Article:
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Stop motion images of a dragonfly turning over in flight

Article

Dragonflies use vision, subtle wing control to straighten up and fly right

As one of the oldest insect species on the planet, dragonflies are an early innovator of aerial flight.
Shiny spikes organized into a sphere

Article

Mechanism ‘splits’ electron spins in magnetic material

Cornell researchers have discovered a technique that could eventually lead to the development of more energy-efficient magnetic memory devices.
Spots of orange light against a dark background

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Light-infused particles go the distance in organic semiconductors

Prof. Andrew Musser and his team have found a way to tune the speed of polaritons' energy flow, using an approach that could eventually lead to more efficient solar cells, sensors and LEDs.
A.R. Ammons

Article

‘Ammons & the Falls’ highlights poet’s ties to Ithaca landscape

The April 26 celebration will include the unveiling of a new display of Ammons’ poem “Triphammer Bridge," a screening of an episode of “Poetry in America," and more.
Circular logo that says John Simon Guggenheim Memorial Foundation around the outside and 1925 on the inside

Article

Musicologist and poet awarded Guggenheim fellowships

Alejandro L. Madrid, professor and chair of music, and Valzhyna Mort, associate professor of literatures in English, were honored as fellows.
Three people look at an artifact on a lab table

Article

Cross-college researchers unravel mummy bird mystery

What began as a passion project for a master’s student in archaeology, has become a cross-campus fascination that encompasses everything from ancient burial rituals to the lost history of donated artifacts, the totemic power of animals, and even Egyptian beer.
Book cover: The War that Made the Roman Empire

Article

Historian delves into the battle that shaped the Roman Empire

In his new book, “The War That Made the Roman Empire: Antony, Cleopatra, and Octavian at Actium,” historian Barry Strauss offers a more accurate, nuanced narrative of the conflict and the fascinating personalities at its core.
Orange pill bottle, spilling green pills

Article

Electrosynthesis energizes sustainable drug development

A Cornell-led collaboration used electrochemistry to stitch together simple carbon molecules and form complex compounds, eliminating the need for precious metals or other catalysts to promote the chemical reaction.
Person looks carefully at physics lab equipment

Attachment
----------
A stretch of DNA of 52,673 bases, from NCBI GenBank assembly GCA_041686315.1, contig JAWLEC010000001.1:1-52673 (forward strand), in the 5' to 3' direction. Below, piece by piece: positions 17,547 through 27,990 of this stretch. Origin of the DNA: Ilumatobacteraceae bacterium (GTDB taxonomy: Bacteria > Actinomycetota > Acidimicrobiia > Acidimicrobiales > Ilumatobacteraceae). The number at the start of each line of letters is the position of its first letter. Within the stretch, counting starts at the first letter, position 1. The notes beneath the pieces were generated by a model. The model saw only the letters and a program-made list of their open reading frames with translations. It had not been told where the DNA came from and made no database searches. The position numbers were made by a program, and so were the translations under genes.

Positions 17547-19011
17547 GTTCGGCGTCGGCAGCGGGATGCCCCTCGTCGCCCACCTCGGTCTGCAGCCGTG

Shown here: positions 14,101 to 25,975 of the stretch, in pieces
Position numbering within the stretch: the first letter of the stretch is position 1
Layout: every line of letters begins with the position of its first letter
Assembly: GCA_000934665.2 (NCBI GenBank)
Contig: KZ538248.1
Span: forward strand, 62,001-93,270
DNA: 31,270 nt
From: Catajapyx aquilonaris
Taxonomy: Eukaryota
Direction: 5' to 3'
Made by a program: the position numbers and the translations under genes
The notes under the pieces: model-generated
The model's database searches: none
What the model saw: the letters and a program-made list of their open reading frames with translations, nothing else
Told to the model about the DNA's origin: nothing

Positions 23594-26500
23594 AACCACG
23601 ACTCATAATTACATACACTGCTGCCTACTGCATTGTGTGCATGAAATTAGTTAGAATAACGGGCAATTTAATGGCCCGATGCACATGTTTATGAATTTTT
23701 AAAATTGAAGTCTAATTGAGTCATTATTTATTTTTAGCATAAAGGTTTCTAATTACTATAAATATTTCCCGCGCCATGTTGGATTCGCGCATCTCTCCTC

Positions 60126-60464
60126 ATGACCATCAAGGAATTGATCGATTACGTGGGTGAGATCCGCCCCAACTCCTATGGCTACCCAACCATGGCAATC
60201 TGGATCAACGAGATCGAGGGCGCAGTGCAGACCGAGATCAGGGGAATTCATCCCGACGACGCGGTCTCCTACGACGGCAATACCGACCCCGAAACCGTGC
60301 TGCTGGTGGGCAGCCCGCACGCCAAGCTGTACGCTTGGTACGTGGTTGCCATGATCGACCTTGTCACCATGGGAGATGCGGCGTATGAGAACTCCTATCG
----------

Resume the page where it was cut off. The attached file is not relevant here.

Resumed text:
Article

Gender bias in lab groups not rooted in personal preference

The finding shows there is potential for instructional interventions that could correct the gender inequity in physics labs.
Book cover: The Queerness of Home

Article

Historian delves into LGBTQ life and the American home

The intimacy of domestic space was a crucial aspect of LGBTQ life in the postwar era, according to historian Stephen Vider, who explores that history in his new book.
Book cover: The Economic Weapon

Article

Economic sanctions evolved into tool of modern war

Economic sanctions have long been considered a nonviolent deterrent, but ironically they have become a tool of modern warfare, according to a new book by Nicholas Mulder, assistant professor of history.
Field of semiconductors

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Semiconductor demonstrates elusive quantum physics model

With a little twist and the turn of a voltage knob, Cornell researchers have shown that a single material system can toggle between two of the wildest states in condensed matter physics.
Two squares: one green and pink graph, the other rainbow

Article

3D semiconductor particles offer 2D properties

Cornell researchers have found that 3D semiconductor particles have 2D properties, which can be leveraged for photoelectrochemical processes that boost solar energy conversion technologies.
Campus buildings, cloudy sky, lake

Article

Three Cornellians named Schwarzman Scholars

Shaheer (Shawn) Haq ‘21, Daniel James II ’22 and Xiaochen (Brian) Ren ‘22 were elected to join the seventh cohort of Schwarzman Scholars, a program that nurtures a network of future global leaders.
 Voting sticker help up by a smiling person

Article

Modeling suggests friendships may lead to lopsided elections

Have you ever thought about not voting because your candidate’s victory seems assured? Think again.
 Roberto Sierra

Article

Sierra wins Latin Grammy for guitar sonata

Composer Roberto Sierra won for “Music from Cuba and Spain, Sierra: Sonata para Guitarra.”
Board game with black and white pieces

Article

Weak coupling shows flaw in strange metal model

Planckian metals have the potential to power high-temperature superconductors, quantum computers and a host of other next-generation technologies.
man looking at a piece of charcoal

Article

New timeline clarifies Indigenous history in Mohawk Valley

A collaboration between the Cornell Tree-Ring Laboratory and the New York State Museum in Albany has established a more precise timeline for some of the most iconic archeological sites in the Mohawk Valley.
book cover

Article

Book explores Nigerian women’s political activism

"The Great Upheaval: Women and Nation in Postwar Nigeria,” explores the years immediately following World War II, which were pivotal for women in Nigeria.
album cover

Article

Concerto highlights individual voice and the sound of community

“The Oberlin Concertos,” released Sept. 17, features a composition by Elizabeth Ogonek, which combines voice, piano and percussion.
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